Season twelve of South Park continues to hit high notes with “Canada On Strike!”
This is what South Park does best — lining up the confluence of power and self-righteousness and gleefully hanging it with its own rope. Trey Parker and Matt Stone despise the arrogance of authority and privilege. One of the most common satirical motifs in South Park is an authority figure imposing a politically correct theory in blind defiance of common sense.
In an open swipe at the Writers Guild’s recent strike over Internet royalties, Parker and Stone make their contempt for the WGA clear. In their view, the writers' strike was an ego-fueled vendetta driven by the Writers Guild leadership that cost far more than it gained. Here the WGA (that’s the World Canadian Bureau for those with acronym problems) decides to go on strike for respect! And for more money… from the Internet!
The head of the WGA (again, that’s the World Canadian Bureau) is a venal spokes-hole, calling for a Pyrrhic strike over perceived slights and an over-inflated sense of self-importance. Predictably – both in real life and in South Park – the strike goes poorly. While the rank and file Canadians start starving to death, they get replaced with the Danish, the self-styled Canadians of Europe.
Desperate to get the Canadians back to work, the South Park boys decide to make millions off the Internet in order to pay them off. This is where the satire goes from the obvious to the sublime. Not content with mocking the self-serving idiocy that started the strike, South Park hollows out the core issues the WGA is striking over. Viral Internet videos might be popular, but they’re silly and generate no income. The boys’ viral video offering is Butters, sweet naïve Butters, doing a Gwen Stefani inspired hip-hop dance.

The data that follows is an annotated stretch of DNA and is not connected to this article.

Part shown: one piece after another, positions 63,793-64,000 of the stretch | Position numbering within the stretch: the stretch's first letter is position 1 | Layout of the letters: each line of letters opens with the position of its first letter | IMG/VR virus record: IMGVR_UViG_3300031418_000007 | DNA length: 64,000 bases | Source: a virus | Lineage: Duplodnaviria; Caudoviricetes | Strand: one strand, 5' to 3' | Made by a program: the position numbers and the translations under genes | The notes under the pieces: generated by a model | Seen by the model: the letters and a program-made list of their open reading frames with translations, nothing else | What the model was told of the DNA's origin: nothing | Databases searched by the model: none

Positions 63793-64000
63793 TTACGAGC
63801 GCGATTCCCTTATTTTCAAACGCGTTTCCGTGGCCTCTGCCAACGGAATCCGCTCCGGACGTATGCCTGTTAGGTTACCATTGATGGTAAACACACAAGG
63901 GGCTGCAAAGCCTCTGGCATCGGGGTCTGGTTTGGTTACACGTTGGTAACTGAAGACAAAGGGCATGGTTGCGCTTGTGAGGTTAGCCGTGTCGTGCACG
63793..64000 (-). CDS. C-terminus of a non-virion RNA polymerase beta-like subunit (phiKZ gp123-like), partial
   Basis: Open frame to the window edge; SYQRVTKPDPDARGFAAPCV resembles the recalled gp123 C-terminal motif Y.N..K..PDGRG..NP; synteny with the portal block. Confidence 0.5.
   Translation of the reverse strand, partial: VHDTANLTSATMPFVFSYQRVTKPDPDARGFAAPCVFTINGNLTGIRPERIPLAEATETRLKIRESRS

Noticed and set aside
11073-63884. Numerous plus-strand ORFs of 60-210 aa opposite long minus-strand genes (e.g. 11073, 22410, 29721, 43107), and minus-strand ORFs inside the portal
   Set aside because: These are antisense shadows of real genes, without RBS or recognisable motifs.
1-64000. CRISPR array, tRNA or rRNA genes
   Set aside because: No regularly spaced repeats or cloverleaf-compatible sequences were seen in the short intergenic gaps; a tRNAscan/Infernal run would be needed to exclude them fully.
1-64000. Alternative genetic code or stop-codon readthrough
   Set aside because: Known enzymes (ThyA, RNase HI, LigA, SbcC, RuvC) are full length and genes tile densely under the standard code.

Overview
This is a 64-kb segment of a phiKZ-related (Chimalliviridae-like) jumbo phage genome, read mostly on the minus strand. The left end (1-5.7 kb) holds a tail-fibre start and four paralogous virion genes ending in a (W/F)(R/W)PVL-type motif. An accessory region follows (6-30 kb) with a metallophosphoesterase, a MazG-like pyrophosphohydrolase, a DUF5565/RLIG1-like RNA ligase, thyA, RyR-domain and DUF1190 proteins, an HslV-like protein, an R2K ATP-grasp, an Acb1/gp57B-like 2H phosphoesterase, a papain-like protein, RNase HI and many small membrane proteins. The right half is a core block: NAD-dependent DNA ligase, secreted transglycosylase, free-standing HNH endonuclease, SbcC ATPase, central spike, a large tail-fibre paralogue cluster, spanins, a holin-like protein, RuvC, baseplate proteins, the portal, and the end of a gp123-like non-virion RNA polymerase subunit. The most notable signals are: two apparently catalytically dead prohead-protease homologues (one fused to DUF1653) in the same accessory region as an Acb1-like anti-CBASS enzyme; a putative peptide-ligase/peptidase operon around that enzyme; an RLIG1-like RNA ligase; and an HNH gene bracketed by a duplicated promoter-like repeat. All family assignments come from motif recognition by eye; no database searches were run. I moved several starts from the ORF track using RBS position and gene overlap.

The video of Butter’s dancing to “What What In the Butt?” is TiVo rewind worthy, and will get stuck in your head immediately. How catchy is it? A half-hour after the episode ended, my girlfriend was yearning for me to switch back to the “Taco Taco” faux-Jennifer Lopez song that I usually sing to torment her.
After their video takes off, the boys have to collect the millions they think they should earn. Unfortunately, they’re stuck waiting to collect behind all these other superstars:
- Chocolate Rain
- Sneezing Panda
- Tron Guy
- Star Wars Kid
- Fat Dancing Techno Kid
- Chris Crocker
- Dramatic Look Gopher
It’s a brilliant merging of current events, cultural trends, and South Park's sense of the absurd. The final minute is a tour de force of pointed satire. Kyle’s adopted younger brother stands forlornly with the worthless bubblegum and Bennigan’s gift certificate that the strike resulted in. Kyle then launches into a pompous oration, using South Park’s satirical gold standard “I think I’ve learned something today”, taking dead aim at the banal commentary that television offers.
It’s too topical to play well in two or three years, and only time will tell if their economic read on the strike is correct, but their rhetoric is hard to argue with. Long after the episode ages poorly, I’ll still be humming, “What what, in the butt!”